And finally, this book volume contains critical essays on every episode of Star Trek: The Next Generation‘s landmark first season.
Every essay has been expanded and revised, and some have been rewritten from the ground up entirely. And while there may not be as much Kei and Yuri as a select few of you were hoping for, here’s some of what else you can look forward to in Vaka Rangi Volume 2:
- See what happens when fandom Death Drive finally gets the best of the Original Star Trek.
- Discover the truth behind William Shatner’s infamous performance of “Rocket Man” at the 1978 Saturn Awards.
- Marvel as Margaret Armen hits new lows with “Savage Syndrome”.
- Find out what the terrible, terrible Star Trek Phase II story “Are Unheard Memories Sweet?” has to do with the Myth of Matriarchy and recent discoveries about the origin of oral myth in the Deep Time of Paleolithic Africa.
- Learn the real story behind Dave Gerrold’s infamous “Gay People and AIDS” episode, “Blood and Fire”.
- See if there is actually some redemption to be gleaned from “The Child”.
- Sexual Horror.
- Read a brand-new chapter on the Indiana Jones film franchise and Hollywood’s turn to serialization in the early 1980s.
- Drive down the cosmic highway in your space truck, and tune your dial and frequency to the beguiling and brilliant Coast to Coast AM.
- Trace the evolution of LeVar Burton as a performer and an educator from Roots through Reading Rainbow, and get a glimpse of why I feel Geordi La Forge is Star Trek: The Next Generation‘s conscience and soul.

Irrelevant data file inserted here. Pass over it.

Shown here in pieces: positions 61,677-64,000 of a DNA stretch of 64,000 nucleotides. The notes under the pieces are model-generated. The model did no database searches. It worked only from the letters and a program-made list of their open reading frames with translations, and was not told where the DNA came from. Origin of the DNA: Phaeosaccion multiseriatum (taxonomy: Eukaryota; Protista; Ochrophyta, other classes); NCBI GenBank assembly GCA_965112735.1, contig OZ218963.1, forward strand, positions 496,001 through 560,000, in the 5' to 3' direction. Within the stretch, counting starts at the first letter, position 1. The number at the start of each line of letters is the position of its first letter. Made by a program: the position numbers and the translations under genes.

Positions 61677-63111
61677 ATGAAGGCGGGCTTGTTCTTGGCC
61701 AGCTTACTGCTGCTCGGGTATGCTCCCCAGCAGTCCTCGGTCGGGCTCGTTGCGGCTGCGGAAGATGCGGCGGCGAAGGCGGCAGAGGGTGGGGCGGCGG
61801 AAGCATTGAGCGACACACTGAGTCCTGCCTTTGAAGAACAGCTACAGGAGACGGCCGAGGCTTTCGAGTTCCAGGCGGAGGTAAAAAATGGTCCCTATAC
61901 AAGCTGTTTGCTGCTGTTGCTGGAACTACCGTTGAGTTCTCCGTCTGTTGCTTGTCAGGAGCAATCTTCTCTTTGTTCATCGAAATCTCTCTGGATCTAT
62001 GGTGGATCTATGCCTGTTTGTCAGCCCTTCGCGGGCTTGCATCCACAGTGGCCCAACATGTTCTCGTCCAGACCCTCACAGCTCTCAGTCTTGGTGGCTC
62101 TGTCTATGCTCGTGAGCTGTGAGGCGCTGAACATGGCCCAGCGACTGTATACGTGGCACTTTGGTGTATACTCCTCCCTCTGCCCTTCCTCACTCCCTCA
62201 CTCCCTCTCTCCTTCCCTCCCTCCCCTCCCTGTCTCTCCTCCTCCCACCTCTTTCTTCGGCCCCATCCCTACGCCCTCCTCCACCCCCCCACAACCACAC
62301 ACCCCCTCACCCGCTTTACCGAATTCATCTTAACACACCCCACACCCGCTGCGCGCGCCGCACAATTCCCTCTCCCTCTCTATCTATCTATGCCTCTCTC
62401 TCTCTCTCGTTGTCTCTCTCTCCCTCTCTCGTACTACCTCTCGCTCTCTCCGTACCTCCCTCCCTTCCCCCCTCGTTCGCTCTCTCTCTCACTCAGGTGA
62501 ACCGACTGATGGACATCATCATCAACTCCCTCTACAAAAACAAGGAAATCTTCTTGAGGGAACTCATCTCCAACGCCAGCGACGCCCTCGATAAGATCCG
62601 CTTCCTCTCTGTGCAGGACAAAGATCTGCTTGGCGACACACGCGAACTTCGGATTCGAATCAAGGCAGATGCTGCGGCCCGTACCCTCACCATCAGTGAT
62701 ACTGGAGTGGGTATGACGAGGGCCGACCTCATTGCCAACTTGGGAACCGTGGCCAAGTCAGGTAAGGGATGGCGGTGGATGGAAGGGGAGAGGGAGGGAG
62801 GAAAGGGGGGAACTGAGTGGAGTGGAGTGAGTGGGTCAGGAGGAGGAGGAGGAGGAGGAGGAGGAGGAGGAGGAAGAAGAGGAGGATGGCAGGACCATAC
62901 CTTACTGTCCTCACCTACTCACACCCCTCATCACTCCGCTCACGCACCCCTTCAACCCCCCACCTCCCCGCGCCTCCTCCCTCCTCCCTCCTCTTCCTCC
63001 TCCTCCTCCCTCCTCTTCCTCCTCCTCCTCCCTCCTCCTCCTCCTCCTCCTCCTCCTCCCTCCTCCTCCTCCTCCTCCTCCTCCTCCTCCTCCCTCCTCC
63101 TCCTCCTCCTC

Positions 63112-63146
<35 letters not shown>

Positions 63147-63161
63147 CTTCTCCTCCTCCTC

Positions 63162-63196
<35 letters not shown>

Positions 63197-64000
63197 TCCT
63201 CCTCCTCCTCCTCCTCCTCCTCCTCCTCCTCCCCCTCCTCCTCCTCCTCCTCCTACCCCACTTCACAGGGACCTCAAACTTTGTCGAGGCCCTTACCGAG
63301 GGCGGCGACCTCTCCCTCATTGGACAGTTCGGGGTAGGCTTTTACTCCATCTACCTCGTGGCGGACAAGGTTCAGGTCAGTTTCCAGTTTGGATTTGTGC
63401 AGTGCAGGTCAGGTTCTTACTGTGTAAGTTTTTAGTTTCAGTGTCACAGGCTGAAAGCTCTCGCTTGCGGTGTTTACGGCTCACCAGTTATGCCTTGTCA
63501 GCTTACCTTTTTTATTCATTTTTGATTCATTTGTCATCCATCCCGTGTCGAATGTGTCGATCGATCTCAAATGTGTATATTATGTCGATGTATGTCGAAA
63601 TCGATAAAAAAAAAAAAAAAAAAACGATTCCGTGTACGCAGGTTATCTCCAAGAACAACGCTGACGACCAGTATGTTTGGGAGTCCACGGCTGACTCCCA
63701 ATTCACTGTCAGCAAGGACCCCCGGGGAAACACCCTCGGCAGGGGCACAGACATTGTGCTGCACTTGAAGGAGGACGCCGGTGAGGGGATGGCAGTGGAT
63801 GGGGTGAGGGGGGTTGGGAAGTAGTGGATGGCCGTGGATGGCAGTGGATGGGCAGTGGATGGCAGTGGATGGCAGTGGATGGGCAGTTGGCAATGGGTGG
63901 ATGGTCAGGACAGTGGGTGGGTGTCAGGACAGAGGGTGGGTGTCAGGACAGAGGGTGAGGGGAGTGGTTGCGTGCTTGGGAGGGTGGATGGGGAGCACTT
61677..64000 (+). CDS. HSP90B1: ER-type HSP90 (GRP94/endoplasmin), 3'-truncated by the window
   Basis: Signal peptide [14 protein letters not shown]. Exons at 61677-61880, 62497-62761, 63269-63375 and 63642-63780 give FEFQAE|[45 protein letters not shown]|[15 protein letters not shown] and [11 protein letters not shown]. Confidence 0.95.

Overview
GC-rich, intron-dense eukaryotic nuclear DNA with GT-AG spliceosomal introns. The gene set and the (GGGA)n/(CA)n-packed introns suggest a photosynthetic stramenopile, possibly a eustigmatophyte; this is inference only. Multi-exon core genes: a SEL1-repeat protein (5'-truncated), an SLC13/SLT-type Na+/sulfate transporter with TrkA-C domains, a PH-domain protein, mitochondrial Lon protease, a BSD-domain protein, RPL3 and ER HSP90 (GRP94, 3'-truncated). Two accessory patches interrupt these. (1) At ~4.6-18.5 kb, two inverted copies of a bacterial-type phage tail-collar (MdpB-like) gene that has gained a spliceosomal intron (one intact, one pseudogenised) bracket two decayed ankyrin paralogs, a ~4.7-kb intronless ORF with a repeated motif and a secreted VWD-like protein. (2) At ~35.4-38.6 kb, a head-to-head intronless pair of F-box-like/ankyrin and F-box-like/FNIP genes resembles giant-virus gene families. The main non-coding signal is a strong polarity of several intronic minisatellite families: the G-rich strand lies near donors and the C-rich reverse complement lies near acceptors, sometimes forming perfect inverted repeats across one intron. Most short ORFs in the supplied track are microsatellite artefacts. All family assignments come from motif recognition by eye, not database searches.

- Doctor Who.
- Listen to the secret story of Tasha Yar, uncover her connection to Aliens and learn how she becomes Star Trek: The Next Generation‘s soul-fetish and sacrificial lamb.
- See how, even in spite of that, Star Trek: The Next Generation‘s much-maligned first season might actually be one of the very best years in its entire run.
September 28, 2017 @ 11:53 am
Oh, this’ll be great. I actually quite like that your books are in that massive coffetable-book style. Makes it feel hefty, if slightly hard to read leisurely.
September 28, 2017 @ 12:24 pm
Well, I look forward to that 80’s anime project whenever it comes out. I’d be willing to help work on said project (or, indeed, any project) if you feel you need any help for it. Regardless, I look forward to your future endeavors and reading the new book. Hopefully this volume is slightly smaller than the last one…
September 28, 2017 @ 6:20 pm
Fair warning, it is not. These books are simply too long for Createspace to accept at any smaller trim size than 8.5X11.
Trust me. I tried.
September 29, 2017 @ 2:22 am
Alas. Out of curiosity, is the project in-between Vaka Rangi and the anime one the Scooby Doo one?
September 29, 2017 @ 4:32 am
No. I can tell you that much.
It may possibly have something to do with animation, however.
September 29, 2017 @ 4:35 am
Ah well. Again, should you need any assistance, please let me know.
Austin G Loomis
September 28, 2017 @ 1:18 pm